As the friend with whom I went to see the show so emphatically said,
The direction is fantastic, the design is fantastic, the music is fantastic and the performances are fantastic.
Luke Barnes’ writing is smart and sharp. Okay, its topic is perhaps not the most original, but it gets you in the gut, and it gets you good. Stretched across three decades, from the ‘Cool Brittania’ era to ‘Broken Britain’ to ‘Brexit Britain’, the script introduces us to Leah and Chris, two millennials whose parents sacrificed everything for them, and who have told their children that, with enough self-belief and dedication, they can achieve whatever they dream. However, when that promise fails to materialise, Barnes’ script rips apart this endlessly-deferring promise of future happiness. It asks us how we communicate with those we love, what happiness really is anyway, how we measure it, and the extreme loneliness and isolation that can ensue as a consequence of not really being now, right now, at this very second. When references to Brexit were made (to a unanimously groaning audience), my heart hurt with how searingly close the performance was to my reality, as a Brexit Britain ‘millennial’ (although I hate that term, and its signifiers). When Graham came onstage in a Trump mask, laughing maniacally, my heart broke. The device of the singing asteroid (yep) heading to earth enabled Graham’s final monologue, in all of its visceral, muscled, boiling fury, to focus itself: “live your life”, he yelled at its climax, “I f****** dare you”.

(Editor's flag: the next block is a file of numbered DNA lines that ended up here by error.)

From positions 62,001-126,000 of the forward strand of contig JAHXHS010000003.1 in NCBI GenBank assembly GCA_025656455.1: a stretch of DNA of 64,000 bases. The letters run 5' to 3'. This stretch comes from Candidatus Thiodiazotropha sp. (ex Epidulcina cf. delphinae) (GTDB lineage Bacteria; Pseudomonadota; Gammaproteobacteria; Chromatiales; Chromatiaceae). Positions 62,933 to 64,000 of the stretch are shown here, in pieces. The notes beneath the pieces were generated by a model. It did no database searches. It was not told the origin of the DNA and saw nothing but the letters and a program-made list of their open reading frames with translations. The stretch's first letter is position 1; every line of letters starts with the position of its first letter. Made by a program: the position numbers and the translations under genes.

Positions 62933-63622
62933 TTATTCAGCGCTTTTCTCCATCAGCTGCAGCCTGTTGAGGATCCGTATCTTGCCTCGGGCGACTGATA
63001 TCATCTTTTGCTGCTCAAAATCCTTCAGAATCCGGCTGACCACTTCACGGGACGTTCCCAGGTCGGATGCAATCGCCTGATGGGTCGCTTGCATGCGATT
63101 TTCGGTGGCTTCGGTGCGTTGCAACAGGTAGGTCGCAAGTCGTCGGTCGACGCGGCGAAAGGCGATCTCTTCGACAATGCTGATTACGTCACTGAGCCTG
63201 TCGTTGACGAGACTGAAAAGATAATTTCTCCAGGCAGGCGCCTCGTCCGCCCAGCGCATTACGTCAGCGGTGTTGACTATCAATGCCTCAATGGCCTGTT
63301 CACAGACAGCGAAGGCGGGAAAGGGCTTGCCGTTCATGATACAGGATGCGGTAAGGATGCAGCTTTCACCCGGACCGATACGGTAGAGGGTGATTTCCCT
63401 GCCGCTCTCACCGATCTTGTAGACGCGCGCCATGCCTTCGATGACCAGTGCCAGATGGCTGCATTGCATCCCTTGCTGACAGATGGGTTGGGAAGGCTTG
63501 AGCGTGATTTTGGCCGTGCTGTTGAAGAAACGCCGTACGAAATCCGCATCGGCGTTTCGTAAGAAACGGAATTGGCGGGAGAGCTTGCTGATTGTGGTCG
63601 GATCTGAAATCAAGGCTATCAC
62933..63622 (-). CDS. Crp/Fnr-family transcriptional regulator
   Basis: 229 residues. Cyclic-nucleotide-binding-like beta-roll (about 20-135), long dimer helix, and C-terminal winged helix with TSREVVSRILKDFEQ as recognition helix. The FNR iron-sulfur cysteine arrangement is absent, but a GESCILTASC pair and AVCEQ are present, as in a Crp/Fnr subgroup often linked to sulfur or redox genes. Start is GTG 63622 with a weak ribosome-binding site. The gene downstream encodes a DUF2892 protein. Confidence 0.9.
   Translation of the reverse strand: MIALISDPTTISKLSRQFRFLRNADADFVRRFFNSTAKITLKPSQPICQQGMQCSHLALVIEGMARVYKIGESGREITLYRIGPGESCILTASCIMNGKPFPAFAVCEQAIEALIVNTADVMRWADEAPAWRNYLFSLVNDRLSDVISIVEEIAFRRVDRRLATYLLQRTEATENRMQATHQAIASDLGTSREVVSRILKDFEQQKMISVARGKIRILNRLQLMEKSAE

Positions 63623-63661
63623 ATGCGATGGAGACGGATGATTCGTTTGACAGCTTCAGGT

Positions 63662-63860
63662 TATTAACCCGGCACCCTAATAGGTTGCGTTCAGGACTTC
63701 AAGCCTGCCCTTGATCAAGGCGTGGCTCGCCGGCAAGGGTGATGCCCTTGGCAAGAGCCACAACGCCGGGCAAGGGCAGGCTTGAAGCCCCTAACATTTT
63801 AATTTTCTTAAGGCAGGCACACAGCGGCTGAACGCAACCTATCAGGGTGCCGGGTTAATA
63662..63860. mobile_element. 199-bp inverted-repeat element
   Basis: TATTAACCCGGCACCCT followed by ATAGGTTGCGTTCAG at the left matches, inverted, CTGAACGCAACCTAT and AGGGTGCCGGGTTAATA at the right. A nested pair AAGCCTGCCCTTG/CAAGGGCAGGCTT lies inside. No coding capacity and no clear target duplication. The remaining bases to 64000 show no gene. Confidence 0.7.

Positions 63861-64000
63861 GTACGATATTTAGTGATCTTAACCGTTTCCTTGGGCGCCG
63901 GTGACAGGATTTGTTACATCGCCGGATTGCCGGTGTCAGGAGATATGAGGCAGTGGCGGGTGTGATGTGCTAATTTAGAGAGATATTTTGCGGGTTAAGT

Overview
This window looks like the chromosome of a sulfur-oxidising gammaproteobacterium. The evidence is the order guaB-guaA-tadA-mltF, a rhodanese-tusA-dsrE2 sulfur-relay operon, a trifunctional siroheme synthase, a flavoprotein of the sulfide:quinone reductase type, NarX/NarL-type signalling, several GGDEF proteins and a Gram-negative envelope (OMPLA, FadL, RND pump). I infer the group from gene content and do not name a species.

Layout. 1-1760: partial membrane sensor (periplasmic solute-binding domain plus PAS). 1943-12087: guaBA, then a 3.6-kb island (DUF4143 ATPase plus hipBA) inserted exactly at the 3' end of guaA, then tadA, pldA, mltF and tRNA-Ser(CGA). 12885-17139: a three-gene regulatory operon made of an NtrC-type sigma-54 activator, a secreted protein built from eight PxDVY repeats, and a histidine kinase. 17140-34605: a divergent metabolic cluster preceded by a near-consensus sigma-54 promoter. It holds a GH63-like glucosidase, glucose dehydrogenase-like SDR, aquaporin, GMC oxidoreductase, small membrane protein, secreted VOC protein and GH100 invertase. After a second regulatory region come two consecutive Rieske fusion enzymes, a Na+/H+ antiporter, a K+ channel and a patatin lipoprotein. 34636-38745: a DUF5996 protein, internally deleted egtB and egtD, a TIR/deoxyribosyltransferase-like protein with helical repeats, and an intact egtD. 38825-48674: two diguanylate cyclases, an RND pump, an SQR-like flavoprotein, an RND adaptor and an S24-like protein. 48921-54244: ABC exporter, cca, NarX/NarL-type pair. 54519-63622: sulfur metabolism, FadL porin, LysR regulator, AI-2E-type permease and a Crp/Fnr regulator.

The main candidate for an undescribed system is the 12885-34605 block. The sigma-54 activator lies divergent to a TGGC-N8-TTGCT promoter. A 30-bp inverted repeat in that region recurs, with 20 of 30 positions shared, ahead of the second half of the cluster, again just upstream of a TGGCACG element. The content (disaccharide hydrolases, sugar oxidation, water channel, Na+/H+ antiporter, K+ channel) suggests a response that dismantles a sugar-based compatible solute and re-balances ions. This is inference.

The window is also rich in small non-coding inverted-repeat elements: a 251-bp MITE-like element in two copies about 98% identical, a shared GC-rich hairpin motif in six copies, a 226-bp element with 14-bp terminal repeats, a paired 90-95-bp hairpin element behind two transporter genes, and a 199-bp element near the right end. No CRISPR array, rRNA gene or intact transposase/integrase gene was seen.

Go and see All We Ever Wanted Was Everything. The direction is fantastic, the design is fantastic, the music is fantastic and the performances are fantastic. The script may not be the most subtle or original in its content, but, as the backbone of Middle Child’s production, it moved me to tears, and has reminded me that sometimes you just need to get out of your own head.